State Structure and Construction of National Identity in Ethiopia: Pre and Post-1991

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Addis ababa university


The aim of this article is to investigate the impacts of ethnic-based federalism in the construction of national identity: experience of post-1991 Ethiopia. To achieve the main objective of this study, a qualitative research approach was employed; and the data were collected both from primary and secondary sources. A semi-structured interview was employed as a data collection instrument. Essentially primary data were collected from key informant, observation and document reviews, and the secondary data were collected from various written documents. The finding of the study showed that, over the past five decades, ethnicity and ethnic identity have played a significant role in the country's overall activities, ethnocentrism and ethnic identity issues have had a significant contribution to the weakening of national identities. The proliferation of ethnic-based political parties in Ethiopia is intensified clash of interests, the aggravation of ethnic political elites’ rivalry, escalation of ethnic suspicion, weakening of national sentiment. Ethiopia’s peculiar nature of federalism has been a viable option for the integrity of the Ethiopian state and society on the other hand exacerbates and ignites identity politics, thus, it leads to further disintegration. Accordingly, the major conclusion of this study revealed the ethnic-based federalism in Ethiopia has become an instrument of political mobilization, which further perpetuates violence, dissension, and a sense of separatism. Key terms: Federalism, ethnicity, identity, nationalism, national identity, ethnic based federalism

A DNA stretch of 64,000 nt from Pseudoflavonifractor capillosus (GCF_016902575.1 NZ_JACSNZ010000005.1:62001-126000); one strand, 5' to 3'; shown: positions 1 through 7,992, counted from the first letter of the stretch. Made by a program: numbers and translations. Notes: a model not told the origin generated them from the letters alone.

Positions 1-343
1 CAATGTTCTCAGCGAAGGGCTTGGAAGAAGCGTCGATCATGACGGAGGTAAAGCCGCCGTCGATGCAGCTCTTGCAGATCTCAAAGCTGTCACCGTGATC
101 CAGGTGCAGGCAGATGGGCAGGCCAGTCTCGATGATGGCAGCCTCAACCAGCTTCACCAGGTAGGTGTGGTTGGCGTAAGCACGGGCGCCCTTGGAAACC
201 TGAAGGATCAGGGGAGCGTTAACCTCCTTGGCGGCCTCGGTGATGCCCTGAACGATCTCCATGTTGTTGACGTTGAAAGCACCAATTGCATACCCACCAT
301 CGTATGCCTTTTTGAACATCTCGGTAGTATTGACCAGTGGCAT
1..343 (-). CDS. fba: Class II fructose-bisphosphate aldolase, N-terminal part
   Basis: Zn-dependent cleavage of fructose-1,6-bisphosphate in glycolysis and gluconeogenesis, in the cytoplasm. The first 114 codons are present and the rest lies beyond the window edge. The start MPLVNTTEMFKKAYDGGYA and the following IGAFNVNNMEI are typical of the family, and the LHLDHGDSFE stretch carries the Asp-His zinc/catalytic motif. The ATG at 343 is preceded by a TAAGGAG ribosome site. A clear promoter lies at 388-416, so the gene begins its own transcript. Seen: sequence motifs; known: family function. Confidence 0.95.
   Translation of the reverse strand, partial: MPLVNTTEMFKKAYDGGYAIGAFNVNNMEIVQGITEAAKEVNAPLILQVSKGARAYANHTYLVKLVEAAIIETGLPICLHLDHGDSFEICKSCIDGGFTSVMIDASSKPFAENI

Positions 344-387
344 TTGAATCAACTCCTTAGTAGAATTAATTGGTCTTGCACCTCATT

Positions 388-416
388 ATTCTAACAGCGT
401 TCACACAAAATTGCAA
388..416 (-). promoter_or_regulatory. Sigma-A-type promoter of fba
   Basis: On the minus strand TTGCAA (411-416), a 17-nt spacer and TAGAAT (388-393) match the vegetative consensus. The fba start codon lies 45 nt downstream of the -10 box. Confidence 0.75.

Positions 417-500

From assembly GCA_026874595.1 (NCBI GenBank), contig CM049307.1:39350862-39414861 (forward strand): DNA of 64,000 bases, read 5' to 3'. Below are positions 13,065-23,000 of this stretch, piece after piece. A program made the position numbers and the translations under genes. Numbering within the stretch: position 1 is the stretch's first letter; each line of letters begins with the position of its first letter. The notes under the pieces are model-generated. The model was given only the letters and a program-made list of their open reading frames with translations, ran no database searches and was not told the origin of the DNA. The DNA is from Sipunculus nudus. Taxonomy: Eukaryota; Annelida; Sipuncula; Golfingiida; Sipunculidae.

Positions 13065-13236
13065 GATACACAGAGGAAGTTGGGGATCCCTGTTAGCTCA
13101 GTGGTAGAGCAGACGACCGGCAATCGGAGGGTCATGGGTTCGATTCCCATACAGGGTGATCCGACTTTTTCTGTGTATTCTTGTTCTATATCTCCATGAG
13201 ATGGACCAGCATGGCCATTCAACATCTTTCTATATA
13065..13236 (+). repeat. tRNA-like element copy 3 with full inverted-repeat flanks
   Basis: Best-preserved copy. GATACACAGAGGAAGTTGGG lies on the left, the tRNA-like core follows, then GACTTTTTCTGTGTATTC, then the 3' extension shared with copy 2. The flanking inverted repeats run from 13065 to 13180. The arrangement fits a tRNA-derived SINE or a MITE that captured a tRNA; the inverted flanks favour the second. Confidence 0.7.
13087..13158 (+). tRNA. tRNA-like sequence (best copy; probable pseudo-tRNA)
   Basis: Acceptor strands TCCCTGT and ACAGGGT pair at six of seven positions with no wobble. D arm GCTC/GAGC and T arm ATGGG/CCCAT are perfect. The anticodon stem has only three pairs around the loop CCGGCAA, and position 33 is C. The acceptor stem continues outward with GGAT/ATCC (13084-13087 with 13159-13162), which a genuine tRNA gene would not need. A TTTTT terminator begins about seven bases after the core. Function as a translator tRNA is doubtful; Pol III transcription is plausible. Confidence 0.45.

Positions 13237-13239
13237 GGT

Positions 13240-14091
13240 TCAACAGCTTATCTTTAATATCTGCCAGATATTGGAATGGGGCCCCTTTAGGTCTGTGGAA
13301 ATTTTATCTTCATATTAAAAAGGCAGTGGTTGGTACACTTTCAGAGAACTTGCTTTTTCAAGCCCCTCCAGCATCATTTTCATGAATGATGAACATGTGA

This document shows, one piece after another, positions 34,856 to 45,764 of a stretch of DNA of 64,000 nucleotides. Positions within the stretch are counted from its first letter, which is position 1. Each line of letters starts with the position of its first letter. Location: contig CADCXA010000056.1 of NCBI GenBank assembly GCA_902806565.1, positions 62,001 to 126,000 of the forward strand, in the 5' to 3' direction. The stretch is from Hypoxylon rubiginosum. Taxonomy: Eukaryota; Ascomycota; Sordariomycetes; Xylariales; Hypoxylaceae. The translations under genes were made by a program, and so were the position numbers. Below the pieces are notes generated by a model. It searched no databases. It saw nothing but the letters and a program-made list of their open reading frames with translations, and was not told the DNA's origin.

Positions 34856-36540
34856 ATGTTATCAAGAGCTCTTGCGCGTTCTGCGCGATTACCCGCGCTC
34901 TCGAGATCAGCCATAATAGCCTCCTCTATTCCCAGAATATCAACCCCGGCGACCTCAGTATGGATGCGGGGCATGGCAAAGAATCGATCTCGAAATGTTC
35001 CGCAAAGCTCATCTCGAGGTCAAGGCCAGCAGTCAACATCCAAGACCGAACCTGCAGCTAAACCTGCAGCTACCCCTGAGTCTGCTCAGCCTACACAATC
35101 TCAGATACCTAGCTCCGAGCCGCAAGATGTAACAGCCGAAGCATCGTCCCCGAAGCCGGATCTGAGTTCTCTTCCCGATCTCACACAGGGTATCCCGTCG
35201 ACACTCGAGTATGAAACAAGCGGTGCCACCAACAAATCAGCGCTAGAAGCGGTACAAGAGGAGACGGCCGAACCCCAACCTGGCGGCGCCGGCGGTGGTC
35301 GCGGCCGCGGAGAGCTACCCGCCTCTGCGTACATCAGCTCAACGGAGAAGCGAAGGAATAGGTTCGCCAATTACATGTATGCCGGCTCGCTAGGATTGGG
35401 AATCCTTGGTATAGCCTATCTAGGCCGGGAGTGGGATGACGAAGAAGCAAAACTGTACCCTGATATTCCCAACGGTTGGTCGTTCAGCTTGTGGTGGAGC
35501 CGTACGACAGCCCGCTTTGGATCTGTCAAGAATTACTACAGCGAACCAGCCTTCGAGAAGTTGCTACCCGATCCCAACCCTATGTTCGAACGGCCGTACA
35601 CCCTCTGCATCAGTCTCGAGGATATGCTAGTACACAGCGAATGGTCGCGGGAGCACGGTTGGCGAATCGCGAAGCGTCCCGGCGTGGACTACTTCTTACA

Federalism, ethnicity, identity, nationalism, national identity, ethnic based federalism